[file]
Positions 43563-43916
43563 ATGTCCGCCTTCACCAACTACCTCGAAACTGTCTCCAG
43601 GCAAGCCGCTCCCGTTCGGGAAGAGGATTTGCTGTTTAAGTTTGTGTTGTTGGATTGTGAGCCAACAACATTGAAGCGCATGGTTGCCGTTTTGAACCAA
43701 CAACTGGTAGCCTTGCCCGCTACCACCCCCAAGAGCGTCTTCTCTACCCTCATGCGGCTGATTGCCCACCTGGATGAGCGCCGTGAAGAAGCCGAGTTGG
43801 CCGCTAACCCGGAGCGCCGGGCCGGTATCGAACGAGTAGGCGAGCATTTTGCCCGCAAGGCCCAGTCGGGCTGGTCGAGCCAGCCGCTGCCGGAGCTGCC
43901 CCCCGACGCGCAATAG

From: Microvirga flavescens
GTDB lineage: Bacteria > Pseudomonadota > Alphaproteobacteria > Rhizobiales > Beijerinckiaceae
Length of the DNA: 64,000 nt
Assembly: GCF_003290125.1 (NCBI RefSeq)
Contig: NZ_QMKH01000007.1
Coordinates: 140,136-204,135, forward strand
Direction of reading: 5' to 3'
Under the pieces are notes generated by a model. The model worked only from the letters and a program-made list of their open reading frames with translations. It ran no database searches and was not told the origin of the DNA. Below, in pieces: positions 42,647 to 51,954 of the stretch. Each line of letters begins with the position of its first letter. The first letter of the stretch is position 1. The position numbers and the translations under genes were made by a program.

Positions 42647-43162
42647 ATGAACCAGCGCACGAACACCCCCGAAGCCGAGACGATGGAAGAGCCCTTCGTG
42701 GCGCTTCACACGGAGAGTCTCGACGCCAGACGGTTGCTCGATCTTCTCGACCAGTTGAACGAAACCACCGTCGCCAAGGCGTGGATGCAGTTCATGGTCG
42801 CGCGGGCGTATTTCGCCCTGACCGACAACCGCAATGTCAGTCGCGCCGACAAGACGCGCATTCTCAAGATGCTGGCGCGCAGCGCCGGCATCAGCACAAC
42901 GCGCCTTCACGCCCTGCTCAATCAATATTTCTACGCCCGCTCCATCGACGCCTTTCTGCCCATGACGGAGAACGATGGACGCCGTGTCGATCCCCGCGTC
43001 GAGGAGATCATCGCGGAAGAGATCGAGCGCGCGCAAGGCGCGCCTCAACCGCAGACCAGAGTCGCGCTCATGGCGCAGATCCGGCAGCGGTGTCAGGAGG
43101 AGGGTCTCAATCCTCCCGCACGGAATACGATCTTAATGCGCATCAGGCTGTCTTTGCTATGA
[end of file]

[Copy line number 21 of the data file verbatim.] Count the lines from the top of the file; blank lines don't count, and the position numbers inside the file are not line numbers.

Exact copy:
43101 AGGGTCTCAATCCTCCCGCACGGAATACGATCTTAATGCGCATCAGGCTGTCTTTGCTATGA